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'The Four Seasons' by Vivaldi

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The series of concerti called The Four Seasons, written by Vivaldi in 1726, is arguably one of the most often-heard pieces of classical music. The passing of almost three centuries, and with it several changes in musical fashion, has concealed much of the composer's original arrangements and intentions. The piece may be popular, but it is not well understood.

As originally performed, each movement was preceded by a descriptive sonnet. Here we match the original sonnet will to the music, giving a new way of listening to the piece, and demonstrating not only 'sound pictures' but also some deeper allegories. It takes a little time to read these notes - movement by movement - but that effort will be rewarded. Next time you plan to listen to the piece, see if you can get a version played by Baroque specialists (rather than modern ensembles). Performers such as The Academy of Ancient Music and The Orchestra of the Age of Enlightenment have recorded authentic versions, albeit without the poetry.

Most of the sound pictures are evident from the sonnets below, but where there is another level of detail beneath the picture, this is explained.


Movement 1

Here comes the Spring, and festively
The birds salute her with a merry song
And fountains, to the whispering Zephyrs
With sweet murmurings flow all the while.
Advancing o'er the heavens is a black canopy
With lightning and thunder to announce her.
Then, when they go silent, the little birds
Return anew to their cheerful song.

The little birds represent youth, which often chooses to ignore warnings.

Movement 2

And later in the lovely flowering fields
To murmurings of fronds and leaves
The Goatherd sleeps,
His faithful dog beside.

Movement 3

To the rustic bagpipe's festive sound
Nymphs and shepherds dance
'Neath Heaven's canopy,
And Spring appears so brilliantly.


Movement 1

Beneath this hard season of the burning sun
Man and flocks languish and pines burn;
The cuckoo raises its stuttering voice;
The turtle dove and goldfinch sing in answer.
The sweet Zephyr blows, but is challenged
As Boreas invades his territory.
The shepherd weeps because he fears
The fierce looming storm, and for his destiny.

The winds are named here; Zephyr is a gentle warming, sea-breeze, while Boreas is the cold wind from the north. An older person, or one with responsibilities, recognises warning signs, and is apprehensive of the future.

Movement 2

Depriving his tired limbs of rest
Is fear of lightning and fierce thunder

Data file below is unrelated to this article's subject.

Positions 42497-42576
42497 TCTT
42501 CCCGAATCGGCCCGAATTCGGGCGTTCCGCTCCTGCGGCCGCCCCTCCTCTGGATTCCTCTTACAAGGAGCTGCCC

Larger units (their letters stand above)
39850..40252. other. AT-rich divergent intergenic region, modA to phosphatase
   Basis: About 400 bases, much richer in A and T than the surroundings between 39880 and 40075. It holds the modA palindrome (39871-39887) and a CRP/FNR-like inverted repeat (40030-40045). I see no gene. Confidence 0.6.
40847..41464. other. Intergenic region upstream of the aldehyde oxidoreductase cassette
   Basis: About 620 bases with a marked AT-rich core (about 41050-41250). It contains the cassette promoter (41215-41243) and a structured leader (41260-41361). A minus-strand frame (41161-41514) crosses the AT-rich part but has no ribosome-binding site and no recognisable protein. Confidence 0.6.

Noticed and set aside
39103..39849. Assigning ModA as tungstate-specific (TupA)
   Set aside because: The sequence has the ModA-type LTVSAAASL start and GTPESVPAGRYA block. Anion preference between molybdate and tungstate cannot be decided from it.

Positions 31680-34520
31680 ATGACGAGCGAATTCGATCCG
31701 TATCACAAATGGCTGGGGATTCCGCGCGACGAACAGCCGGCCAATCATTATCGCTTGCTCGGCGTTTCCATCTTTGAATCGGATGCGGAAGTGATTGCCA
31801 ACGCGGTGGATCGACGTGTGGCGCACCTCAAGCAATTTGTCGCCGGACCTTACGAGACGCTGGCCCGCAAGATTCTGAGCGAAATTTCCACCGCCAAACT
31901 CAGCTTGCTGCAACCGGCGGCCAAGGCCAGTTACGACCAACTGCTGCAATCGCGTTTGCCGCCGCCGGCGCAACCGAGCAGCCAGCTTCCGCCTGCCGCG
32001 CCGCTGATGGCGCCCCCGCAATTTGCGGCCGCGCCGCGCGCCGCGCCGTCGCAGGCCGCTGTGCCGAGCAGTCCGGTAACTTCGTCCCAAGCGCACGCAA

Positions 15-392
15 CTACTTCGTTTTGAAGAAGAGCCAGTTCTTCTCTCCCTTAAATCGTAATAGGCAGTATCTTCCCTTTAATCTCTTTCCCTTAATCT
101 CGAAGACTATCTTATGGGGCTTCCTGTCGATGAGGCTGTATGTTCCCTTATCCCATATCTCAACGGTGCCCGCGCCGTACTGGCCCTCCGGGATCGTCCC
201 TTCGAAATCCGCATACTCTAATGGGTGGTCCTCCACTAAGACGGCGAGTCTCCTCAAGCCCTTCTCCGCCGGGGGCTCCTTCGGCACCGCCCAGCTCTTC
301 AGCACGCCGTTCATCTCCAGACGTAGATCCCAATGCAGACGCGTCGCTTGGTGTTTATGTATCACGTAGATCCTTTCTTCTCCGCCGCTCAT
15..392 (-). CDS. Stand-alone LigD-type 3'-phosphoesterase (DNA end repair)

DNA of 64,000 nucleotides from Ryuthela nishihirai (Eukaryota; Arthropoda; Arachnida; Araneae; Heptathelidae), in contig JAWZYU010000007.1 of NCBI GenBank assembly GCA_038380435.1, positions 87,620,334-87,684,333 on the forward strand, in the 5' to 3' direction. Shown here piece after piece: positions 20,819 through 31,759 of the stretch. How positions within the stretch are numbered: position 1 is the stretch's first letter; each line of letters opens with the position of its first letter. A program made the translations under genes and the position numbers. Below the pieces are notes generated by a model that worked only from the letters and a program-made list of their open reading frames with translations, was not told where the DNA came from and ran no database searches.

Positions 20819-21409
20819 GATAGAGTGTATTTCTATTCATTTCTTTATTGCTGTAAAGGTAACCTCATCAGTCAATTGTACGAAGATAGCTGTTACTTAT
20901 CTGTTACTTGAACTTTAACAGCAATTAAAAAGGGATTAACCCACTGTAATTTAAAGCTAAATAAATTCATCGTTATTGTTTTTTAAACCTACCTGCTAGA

And flies, large and small
In a furious swarm.

This verse represents the fear of death and of evil.

Movement 3

Ah, his fears are all too true,
Flashes and thunder in the heavens and hail
Dashing the heads from the stalks
Of the ripe grain.

Violent and premature death.


Movement 1

The peasant celebrates with dance and song
The pleasures of a good harvest,
And many, so fired by Bacchus' drafts,
End revelry in sleep.

The music in this movement contains a short theme of an ascending scale, followed by a low note. This represents the unsuccessful efforts of various drunken revellers to get up and leave the party. At the end of the movement, this theme is repeated in the coda, indicating that the music itself has failed to escape the drunken party.

Movement 2

Making them leave off singing and dancing,
The air is mild and pleasant,
And the season invites one and all
To enjoy the sweetest sleep.

Movement 3

The hunter at the new dawn sets out
With horns, guns and dogs;
The quarry flees,
And he follows its scent.
Confused, distracted by the noise,
Of guns and dogs, wounded, it tries
Listlessly to escape, but then,
exhausted, dies.


Movement 1

Frozen, to shiver in the silvery snow
At the cutting breath of the horrid wind,
To run on, always battering our feet
While fierce frosts set out teeth a-chatter.

Movement 2

To pass by the fire quiet, contented days
While hundreds outside are drenched
By rain.

This is probably the least understood section, because it is usually performed incorrectly. The principal theme sounds tranquil and restful - rather odd for winter, perhaps. Accompanying this theme, the strings pluck a pattern of short notes, while the basses occasionally 'whisper' quietly. The plucked notes represent rain striking a window, and the whisper represents the wind.

Vivaldi's original, clearly detailed instructions have the plucked notes played much louder than the melody. These instructions have been ignored in most performances because they are deemed to be 'obviously wrong'. As a result, the listener hears a peaceful theme with a little rain in the background, but Vivaldi wanted the listener to be outside - in the pouring rain - able to see and hear the peaceful interior only faintly above the weather. Some authentic recordings are available; this movement makes a good 'try before you buy' test.

Movement 3

To walk out on the ice, and with slow steps
For fear of falling, to tread cautiously,
To go boldly, skid, and fall to the ground.
Go on the ice anew, run strongly
Until the ice breaks and splits apart.
To hear as they escape the iron portals
Sirocco, Boreas, and all the winds at war.
This is winter, but it too brings joy.

Sirocco is the hot dry wind from the south, fighting Boreas from the north. The walks on the ice represent someone becoming less afraid of inevitable death, and accepting fate with dignity.

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